A career in architecture can have many trajectories, but one common arc is starting your own practice. As an aspiration, it seems reasonably straightforward. But realistically, there are many practical and ideological questions to ask before striking out on your own. Here’s a guide to making the big call.
Are you experienced?
You may have designed everything from stairwells to skyscrapers, but that doesn't necessarily mean you're ready to run a business. (To be sure, an architecture firm is very much a business.) To transition from B.Arch. to CEO, you'll need a broad understanding of how the business of architecture works—from marketing the firm to wooing clients to sales and strategy. "Those aren’t things that the leaders of firms typically invite lower level architects to be involved with," says Mark R. LePage, AIA, who runs the website Entrepreneur Architect. "But if you show interest in those things, I think that many firm leaders would welcome you to learn those parts of the business."
Is now the right time?
Knowing when to start your own firm is just as important as wanting to. You need to pick the right time to stop working for other people. The path to partner can be straight and swift for some, especially those with the talent and business acumen that makes them well-suited for leadership roles. If you want to set out on your own, it's best to do it before you become too valuable to the firm you're at, before you get sucked in to a partnership track, or before you end up bailing on a firm that's come to rely on you. Timing will differ for everyone, according to Rena M. Klein, FAIA, an architecture business adviser and principal of RM Klein Consulting, but most of her clients tend to launch their own firms after about 10 years in the field.
Do you have the right personality?
Arrogance may be too strong of a word, but any successful entrepreneur should be supremely self-confident. For architect-entrepreneurs, that self-confidence is often tied to creativity. "One of the basic reasons to go out on my own was because I had very clear visions of how I saw architecture and how I saw design, and it was easier for me to not have to ask permission to pursue those than it was to work for someone else," says Brad Tomecek, AIA. He started a firm with a partner in 2005 and recently split off and started his own Denver-based practice, Tomecek Studio. "If you're young, sometimes it takes a little bit of naivety to be unaware of what you don’t know and then to jump and take that step." But ultimately, starting a business is a risky proposition, says Klein, and some people are better suited to it than others. "It's important to understand your own level of risk tolerance," she says.
Do you have the contacts and potential clients?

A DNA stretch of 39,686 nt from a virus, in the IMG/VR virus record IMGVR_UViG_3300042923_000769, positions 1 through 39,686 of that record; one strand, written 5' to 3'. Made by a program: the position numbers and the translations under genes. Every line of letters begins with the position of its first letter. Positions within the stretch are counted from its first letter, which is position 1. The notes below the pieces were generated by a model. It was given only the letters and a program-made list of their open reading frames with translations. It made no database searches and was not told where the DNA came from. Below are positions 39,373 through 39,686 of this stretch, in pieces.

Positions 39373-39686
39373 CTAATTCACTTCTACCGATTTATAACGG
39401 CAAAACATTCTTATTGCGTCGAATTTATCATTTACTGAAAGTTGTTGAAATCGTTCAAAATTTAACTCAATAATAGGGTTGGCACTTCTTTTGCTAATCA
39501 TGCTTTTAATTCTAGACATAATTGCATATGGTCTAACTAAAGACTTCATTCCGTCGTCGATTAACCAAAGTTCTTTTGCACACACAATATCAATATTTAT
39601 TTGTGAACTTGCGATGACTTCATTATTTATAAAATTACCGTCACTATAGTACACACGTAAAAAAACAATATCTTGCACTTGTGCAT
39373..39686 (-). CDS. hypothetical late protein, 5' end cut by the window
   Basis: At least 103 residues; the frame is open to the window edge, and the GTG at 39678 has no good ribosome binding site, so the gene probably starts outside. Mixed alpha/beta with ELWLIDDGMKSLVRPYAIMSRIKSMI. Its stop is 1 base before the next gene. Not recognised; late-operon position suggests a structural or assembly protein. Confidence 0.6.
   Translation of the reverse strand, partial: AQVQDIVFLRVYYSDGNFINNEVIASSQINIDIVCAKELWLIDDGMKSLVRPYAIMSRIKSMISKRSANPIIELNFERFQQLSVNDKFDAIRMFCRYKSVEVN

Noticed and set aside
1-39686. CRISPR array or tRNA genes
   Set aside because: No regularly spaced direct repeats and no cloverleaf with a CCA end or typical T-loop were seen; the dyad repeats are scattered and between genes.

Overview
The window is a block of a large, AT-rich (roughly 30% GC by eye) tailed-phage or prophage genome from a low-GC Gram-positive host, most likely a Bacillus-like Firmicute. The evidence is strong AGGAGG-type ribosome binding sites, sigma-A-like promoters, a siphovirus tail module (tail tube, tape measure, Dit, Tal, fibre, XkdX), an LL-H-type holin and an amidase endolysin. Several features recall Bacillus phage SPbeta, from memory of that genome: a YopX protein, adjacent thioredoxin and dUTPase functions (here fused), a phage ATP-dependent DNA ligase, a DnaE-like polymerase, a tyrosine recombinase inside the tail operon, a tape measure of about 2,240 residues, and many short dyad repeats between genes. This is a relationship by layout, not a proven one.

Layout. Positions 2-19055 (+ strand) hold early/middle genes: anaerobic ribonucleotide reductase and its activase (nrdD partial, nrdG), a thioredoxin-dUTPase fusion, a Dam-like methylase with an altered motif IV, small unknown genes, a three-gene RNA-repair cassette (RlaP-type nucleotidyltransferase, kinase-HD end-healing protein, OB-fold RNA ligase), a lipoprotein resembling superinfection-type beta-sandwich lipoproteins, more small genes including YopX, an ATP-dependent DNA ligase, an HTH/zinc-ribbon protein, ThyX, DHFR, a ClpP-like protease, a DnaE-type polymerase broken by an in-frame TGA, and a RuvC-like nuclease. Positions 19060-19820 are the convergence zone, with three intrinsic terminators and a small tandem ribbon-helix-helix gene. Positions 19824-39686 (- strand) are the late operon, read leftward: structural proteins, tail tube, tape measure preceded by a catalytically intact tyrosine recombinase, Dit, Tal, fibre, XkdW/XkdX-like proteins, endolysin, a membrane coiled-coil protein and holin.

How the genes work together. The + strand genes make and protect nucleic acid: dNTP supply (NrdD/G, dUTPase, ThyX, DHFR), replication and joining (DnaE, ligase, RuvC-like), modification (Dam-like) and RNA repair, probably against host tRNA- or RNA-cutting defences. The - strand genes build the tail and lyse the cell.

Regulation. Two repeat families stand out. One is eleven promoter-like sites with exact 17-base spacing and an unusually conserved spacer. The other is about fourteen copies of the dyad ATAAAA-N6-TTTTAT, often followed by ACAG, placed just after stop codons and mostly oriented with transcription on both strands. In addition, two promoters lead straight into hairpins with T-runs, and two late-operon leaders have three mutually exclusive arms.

To run a business, you're going to need clients. You don't necessarily need them all lined up before your launch, but you should at least know where to look. "The best form of marketing is relationship marketing," says Klein, who advises asking yourself who you know that could be a direct or indirect source of work. Tomecek agrees. "We've always tried to talk to as many people as we can," he says. "Tell people what you're doing and find out what other people are doing. Keep putting yourself out there."
Does the market need what you have to offer?
Before you launch your own postmodern experimental atelier, ask yourself a serious, important question: Does anybody want this stuff? Knowing what the market wants—and doesn't want—is an important question to ask early in the decision-making process. And even if what you have to offer is more on the practical end of the spectrum, it's still crucial to know whether you'll be able to compete and survive in an overcrowded market or if there's a niche you can easily fill. The Internet abounds with sources for such market research, so do your homework.
Do you have enough money?
Not to start the firm, but to keep it alive. "There will always be downtimes. It's always a cycle," says LePage of the tumultuous nature of the development market. He advises those starting new firms to have money saved up in case the climate turns inhospitable. "If you stay debt free, you can weather those storms much easier," he says. He suggests saving up six to eight months' worth of expenses before launching a business. Klein suggests a slightly more manageable three to six months' worth. Either way, it's best to have an umbrella.
Can you ask the right questions?
You may want to run the show, but you'll need to find the humility to admit when you need help. "You're never going to know it all," says Tomecek. "Know what the resources are that you'll need and ask good questions." If you're even thinking about starting a firm in the distant future, this is a learning process that should start now. Ask your higher ups about the parts of the business you're unfamiliar with, request more responsibility in meeting with clients, find a mentor. Tomecek even advises that those starting firms should enlist a business coach: "You need to have that balance of a business-savvy person." And LePage underlines the most important reality of starting an architecture firm: "It's a business and it needs to be run like a business. It's critical to understand business fundamentals."
Want more advice to help you start and run your firm? Check out all of the stories in this Up and Running series of articles here.